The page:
Renewable Energy: Homemade dome home

StoryImage( ‘/Images/Story//Auto-img-117753141413476.jpg’, ‘Photo by Sonia Vogl’, ‘Dome home living/dining room.‘);
StoryImage( ‘/Images/Story//Auto-img-117753124413262.jpg’, ‘Photo by Sonia Vogl’, ‘Jordan (left) and T.J. Pedofske proudly show us the glass block wall that they installed themselves.‘);
StoryImage( ‘/Images/Story//Auto-img-117753131713474.jpg’, ‘Photo by Sonia Vogl’, ‘Pekofske family’s dome home exterior in Polo, Ill.‘);
StoryImage( ‘/Images/Story//Auto-img-117753146319736.jpg’, ‘Photo by Sonia Vogl’, ‘Dome home juncture of ceiling and wall with Monk staircase at side.‘);

While it’s not the “Gnome Dome” of Menan, Idaho, Don and Ali Pekofske’s home in Polo evokes the same cozy image. The house, low to the ground, is 50 feet in diameter and 21 feet high. Its 1900 plus square foot first floor and 700-square foot second floor are compact, yet offer adequate living space.

After remodeling their previous home, Pekofske, a heating contractor, felt he was ready for the next step and attended a dome home construction class in 2005. At the end of the one-week class, he was convinced, sold his plane ticket, bought a truck and equipment, and returned home to build his home—“by ourselves,” he claims, “with the help of some friends.” Building began April 8; the family sold their previous home earlier than expected, and moved into their new, unfinished home June 15.

Upon entering the dome, a visitor can almost feel the silence. The Pekofskes assure us that a dome home is almost as soundproof as stormproof. They can’t hear their neighbor tilling his yard with a diesel tractor. But they do hear an occasional echo.

The only approval needed for the unusual home was that it was situated 15 feet from their neighbor’s lot line. They feel that in a larger city they would be expected to meet more criteria.

They chose the highest spot of ground on their lot for the home. Construction began with a circular concrete base and floor covered by polyurethane foam and more concrete. Rebars for the outer wall were placed every 12 inches around the ring; electrical wires and water pipes for in-floor heating are imbedded in the concrete.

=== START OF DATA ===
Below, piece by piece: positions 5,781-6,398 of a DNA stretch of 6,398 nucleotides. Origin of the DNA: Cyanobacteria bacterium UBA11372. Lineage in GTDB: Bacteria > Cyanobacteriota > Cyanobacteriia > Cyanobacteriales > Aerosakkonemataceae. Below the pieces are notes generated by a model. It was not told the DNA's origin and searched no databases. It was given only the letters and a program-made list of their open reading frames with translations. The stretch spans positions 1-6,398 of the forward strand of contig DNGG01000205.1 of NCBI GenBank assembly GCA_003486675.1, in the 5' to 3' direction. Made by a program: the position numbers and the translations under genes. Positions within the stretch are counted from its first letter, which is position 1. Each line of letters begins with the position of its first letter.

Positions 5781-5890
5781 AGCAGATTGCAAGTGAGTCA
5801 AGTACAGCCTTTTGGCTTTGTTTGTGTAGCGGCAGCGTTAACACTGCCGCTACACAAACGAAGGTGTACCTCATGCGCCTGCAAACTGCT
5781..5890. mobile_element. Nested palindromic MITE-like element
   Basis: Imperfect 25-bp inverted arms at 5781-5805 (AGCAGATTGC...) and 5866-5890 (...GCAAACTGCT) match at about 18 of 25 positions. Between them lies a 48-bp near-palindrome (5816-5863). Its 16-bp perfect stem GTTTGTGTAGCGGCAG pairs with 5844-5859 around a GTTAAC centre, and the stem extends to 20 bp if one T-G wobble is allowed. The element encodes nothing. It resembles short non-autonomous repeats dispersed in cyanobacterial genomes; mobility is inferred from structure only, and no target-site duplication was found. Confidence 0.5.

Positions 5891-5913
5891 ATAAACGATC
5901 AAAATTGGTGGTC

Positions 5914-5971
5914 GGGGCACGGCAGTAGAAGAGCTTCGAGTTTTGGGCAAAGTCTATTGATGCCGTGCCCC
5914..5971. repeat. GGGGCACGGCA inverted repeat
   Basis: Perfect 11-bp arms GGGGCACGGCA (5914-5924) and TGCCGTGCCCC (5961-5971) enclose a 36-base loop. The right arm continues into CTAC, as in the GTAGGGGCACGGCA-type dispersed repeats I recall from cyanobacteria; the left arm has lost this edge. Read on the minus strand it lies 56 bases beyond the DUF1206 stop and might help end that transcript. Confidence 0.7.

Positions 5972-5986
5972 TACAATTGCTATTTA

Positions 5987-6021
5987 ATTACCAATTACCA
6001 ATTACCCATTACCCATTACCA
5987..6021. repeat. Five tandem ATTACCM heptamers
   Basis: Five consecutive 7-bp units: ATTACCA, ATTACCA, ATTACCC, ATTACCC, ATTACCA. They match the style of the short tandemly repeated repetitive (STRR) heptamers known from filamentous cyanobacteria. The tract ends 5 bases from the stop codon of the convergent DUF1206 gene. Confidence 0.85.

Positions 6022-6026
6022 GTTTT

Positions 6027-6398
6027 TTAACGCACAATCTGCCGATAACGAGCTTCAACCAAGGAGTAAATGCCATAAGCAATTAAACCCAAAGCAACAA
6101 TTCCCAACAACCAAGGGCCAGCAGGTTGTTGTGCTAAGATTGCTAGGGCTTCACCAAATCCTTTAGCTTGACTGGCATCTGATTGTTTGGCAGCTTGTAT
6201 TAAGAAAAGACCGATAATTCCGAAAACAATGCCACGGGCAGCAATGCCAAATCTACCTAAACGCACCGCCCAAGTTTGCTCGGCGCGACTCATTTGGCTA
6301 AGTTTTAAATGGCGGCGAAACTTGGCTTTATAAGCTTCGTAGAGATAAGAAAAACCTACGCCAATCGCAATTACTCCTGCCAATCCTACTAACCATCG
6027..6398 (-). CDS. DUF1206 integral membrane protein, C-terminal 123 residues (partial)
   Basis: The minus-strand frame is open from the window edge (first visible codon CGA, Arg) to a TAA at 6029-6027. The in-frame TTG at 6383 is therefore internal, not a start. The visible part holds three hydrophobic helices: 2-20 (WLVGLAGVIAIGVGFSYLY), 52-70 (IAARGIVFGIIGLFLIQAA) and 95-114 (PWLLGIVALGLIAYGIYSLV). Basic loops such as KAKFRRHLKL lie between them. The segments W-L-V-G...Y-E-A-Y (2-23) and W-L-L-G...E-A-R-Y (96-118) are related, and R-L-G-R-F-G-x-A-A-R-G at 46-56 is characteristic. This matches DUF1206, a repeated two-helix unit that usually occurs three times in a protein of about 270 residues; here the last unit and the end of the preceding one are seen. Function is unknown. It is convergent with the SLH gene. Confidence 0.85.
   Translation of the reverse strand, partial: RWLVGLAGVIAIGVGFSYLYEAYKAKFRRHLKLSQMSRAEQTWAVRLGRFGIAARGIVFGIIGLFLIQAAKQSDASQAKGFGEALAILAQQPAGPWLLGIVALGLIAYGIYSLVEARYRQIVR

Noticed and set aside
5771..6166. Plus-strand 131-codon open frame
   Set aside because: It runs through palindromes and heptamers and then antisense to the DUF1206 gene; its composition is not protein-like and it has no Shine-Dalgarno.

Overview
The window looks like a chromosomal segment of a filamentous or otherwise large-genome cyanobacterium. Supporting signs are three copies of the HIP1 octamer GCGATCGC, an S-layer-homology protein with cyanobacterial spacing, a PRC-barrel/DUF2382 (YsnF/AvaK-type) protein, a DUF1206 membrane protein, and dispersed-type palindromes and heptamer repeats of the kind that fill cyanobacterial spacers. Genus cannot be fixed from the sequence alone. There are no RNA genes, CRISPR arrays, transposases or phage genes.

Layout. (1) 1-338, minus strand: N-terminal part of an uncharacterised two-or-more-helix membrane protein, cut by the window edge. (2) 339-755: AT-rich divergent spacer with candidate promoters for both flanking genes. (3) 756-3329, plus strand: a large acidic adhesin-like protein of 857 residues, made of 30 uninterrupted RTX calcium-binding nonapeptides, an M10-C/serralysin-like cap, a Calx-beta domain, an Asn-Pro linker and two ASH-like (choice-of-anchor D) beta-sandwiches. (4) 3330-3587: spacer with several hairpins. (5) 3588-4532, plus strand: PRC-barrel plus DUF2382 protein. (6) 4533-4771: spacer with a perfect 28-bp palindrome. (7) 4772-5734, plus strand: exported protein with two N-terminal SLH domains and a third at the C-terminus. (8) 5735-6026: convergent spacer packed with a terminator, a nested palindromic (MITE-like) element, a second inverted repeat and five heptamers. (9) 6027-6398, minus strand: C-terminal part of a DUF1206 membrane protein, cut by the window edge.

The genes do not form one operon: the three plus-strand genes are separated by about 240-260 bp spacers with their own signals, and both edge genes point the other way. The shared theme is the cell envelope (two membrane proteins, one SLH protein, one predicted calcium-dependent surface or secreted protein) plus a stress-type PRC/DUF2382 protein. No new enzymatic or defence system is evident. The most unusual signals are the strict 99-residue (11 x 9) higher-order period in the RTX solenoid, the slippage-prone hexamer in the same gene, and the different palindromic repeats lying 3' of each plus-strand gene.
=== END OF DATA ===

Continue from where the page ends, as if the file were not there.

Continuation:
Next, a PVC-covered nylon Airform was attached to the outer ring and inflated with a special fan. Since the walls and roof required constant, even inflation during construction, the house was entered through a double air lock. Polyurethane foam insulation was sprayed under the Airform. More reinforcing rebars were added throughout the foam. Several coats of a special concrete complete the dome. Eventually, the exterior skin, which now needs annual cleaning and which will deteriorate within 15 to 20 years, will be covered by concrete. All doors and windows are the same height and width.

The family planned the interior space by laying 2 by 4s where they envisioned walls. If they agreed, a wall was built. Needing more space for storage and play, they added a second floor reached by a Monk staircase similar to those used in monasteries. Son TJ scales the ladder-like stairs with amazing ease. He and his sister, Jordan, proudly pointed out the glass blocks which they set for bathroom walls.

An air-to-air heat exchanger warms the home when the outdoor temperature is above 28 degrees Farenheit. Below that, in-floor radiant heating served by one of two tankless heaters cuts in. An air exchanger with a heat recovery system provides fresh air. The electric bill averages only $75-$100 per month for the all-electric home. They feel that the only reason the house rated “only” 4.5 of a possible 5 Energy Star rating was the old kitchen appliances.

Dome homes were developed by David South of Idaho 20 years after he was enthralled by a presentation by Buckminster Fuller, designer of the geodesic dome. Dome structures for indoor sports can be as large as 1,000 feet in diameter.

Pekofske plans to build a 20-foot diameter family room addition attached to the main house by a breezeway this year.

The house will be offered as a field trip during the 2007 Illinois Renewable Energy and Sustainable Lifestyle Fair in August.

Drs. Robert and Sonia Vogl are founders and officers of the Illinois Renewable Energy Association and coordinate the annual Renewable Energy and Sustainable Lifestyle Fair. They have 3.2 kW of PV and a 1 kW wind generator at their home. Forty acres of their 180-acre home farm are in ecological restorations. They are also active in preserving natural areas. They are retired professors from Northern Illinois University.

from the April 25-May 1, 2007, issue

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